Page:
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Jul
17
revised Mac OSX: conventional places where binary files should live
added 128 characters in body
Jul
17
comment Troubleshooting Application Hangs on Mac OS X
I believe that the version on install discs may be quite out of date. I downloaded the tools recently from Apple, and they were just under a gig (not a couple of gigs).
Jul
17
comment Upgrading Ubuntu to 9.04 breaks ATI video card driver, VESA and ati/radeon drivers
This sounds more serious, but just so you understand it's normal to have to rebuild extra modules like this when you upgrade your kernel. I haven't used ATI in a long time (and even then, only on Debian), but as I recall before installing a new driver you had to completely purge the old one. Did you do that?
Jul
17
comment Is it possible to see which torrents a server/tracker is hosting?
A reasonable guess it that it's 80% porn.
Jul
17
comment Mac OSX: conventional places where binary files should live
/usr/local/bin is already in a default OS X $PATH (though too late - see my answer). If you use MacPorts, its installer should edit your path as necessary - at least it always has in my experience. That said, it's good for users to know what it's doing (and why).
Jul
17
answered Mac OSX: conventional places where binary files should live
Jul
17
revised RootKit Hunter Warnings on Mac OS X
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Jul
17
answered RootKit Hunter Warnings on Mac OS X
Jul
17
comment How do you track which packages were installed on Ubuntu (Linux)?
You're not likely to get one easily-shared answer for all Linux distros. Package management is a big part of what distinguishes different Linux distros.
Jul
17
revised How do you track which packages were installed on Ubuntu (Linux)?
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Jul
17
revised How do you track which packages were installed on Ubuntu (Linux)?
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Jul
17
comment How do you track which packages were installed on Ubuntu (Linux)?
Also, apt-get isn't deprecated. Debian recommends aptitude for package management on the command line, but that's a far cry from deprecating apt-get.
Jul
17
revised How do you track which packages were installed on Ubuntu (Linux)?
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Jul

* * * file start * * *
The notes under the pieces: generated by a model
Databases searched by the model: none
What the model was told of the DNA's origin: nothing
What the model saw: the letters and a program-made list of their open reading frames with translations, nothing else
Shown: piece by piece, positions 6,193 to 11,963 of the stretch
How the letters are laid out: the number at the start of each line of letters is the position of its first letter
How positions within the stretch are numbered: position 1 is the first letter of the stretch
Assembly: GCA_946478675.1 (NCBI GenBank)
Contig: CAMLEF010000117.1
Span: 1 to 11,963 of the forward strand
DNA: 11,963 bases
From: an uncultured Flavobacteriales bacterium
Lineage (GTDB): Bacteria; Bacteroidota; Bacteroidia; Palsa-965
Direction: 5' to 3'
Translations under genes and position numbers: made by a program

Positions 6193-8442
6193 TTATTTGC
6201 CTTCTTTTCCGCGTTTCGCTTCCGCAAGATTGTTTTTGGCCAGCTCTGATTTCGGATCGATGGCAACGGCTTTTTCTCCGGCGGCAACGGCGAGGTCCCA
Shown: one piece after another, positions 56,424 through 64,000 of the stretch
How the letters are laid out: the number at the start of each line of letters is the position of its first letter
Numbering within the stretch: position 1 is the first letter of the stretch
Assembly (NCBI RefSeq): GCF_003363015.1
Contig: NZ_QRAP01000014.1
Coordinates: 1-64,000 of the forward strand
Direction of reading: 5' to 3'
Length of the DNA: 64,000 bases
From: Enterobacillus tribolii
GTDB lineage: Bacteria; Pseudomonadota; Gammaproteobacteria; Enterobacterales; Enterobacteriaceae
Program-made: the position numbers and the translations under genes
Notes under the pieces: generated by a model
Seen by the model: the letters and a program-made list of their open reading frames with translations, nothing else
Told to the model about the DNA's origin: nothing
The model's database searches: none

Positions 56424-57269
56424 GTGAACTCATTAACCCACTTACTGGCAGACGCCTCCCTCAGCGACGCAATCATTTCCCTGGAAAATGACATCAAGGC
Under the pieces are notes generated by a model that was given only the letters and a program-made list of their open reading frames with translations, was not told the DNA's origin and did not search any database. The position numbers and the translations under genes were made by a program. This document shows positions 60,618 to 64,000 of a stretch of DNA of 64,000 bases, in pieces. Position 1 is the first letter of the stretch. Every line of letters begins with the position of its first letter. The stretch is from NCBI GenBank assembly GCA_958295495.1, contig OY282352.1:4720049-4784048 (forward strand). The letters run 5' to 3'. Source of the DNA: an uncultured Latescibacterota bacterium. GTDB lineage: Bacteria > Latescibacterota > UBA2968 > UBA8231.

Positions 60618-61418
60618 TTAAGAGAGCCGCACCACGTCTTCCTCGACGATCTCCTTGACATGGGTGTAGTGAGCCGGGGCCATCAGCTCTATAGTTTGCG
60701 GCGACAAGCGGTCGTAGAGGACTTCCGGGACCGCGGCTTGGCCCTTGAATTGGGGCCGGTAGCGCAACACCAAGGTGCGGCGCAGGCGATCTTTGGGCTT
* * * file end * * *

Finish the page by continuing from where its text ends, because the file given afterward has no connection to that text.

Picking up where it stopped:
17
revised How do you track which packages were installed on Ubuntu (Linux)?
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Jul
17
comment How do you track which packages were installed on Ubuntu (Linux)?
I think that you can get that information without needing grep: aptitude search '~i !~M' should do the trick.
Jul
17
answered How do you track which packages were installed on Ubuntu (Linux)?
Jul
17
comment Sync remote folders on Linux
Since rsync very likely is the simplest answer, explain what problems you're having with that. (The problems may spill over to any other solution, anyhow.)
Jul
16
comment Learning to Use Linux
Gentoo is outstanding for learning, but I also wouldn't recommend it for someone brand new to Linux. I might recommend Sabayon instead: it's Gentoo-based but offers a great deal of support for multimedia.
Jul
16
comment Learning to Use Linux
@codeLes: I would imagine that Ubuntu ships a healthy variety of wireless firmware, yes. I can't say for sure, since I don't use it, but on my Debian machines (Ubuntu is Debian-derived; they're related but not identical) the kernel is good to go, but I need to use a tool called b43-fwcutter to download the necessary firmware for the wireless. Your larger point is right, but I wanted to warn someone brand new to Linux that there may be a few steps before everything works. (In a few cases of proprietary hardware, it may be impossible, but that's rarer and rarer.)
Jul
16
comment Regex tool for Linux
@ Peter: I grant that spelling may be harder (for some people, some kinds of learners). Still, learn it. Software only gives you a false sense of security anyhow. Software can't spell well at all.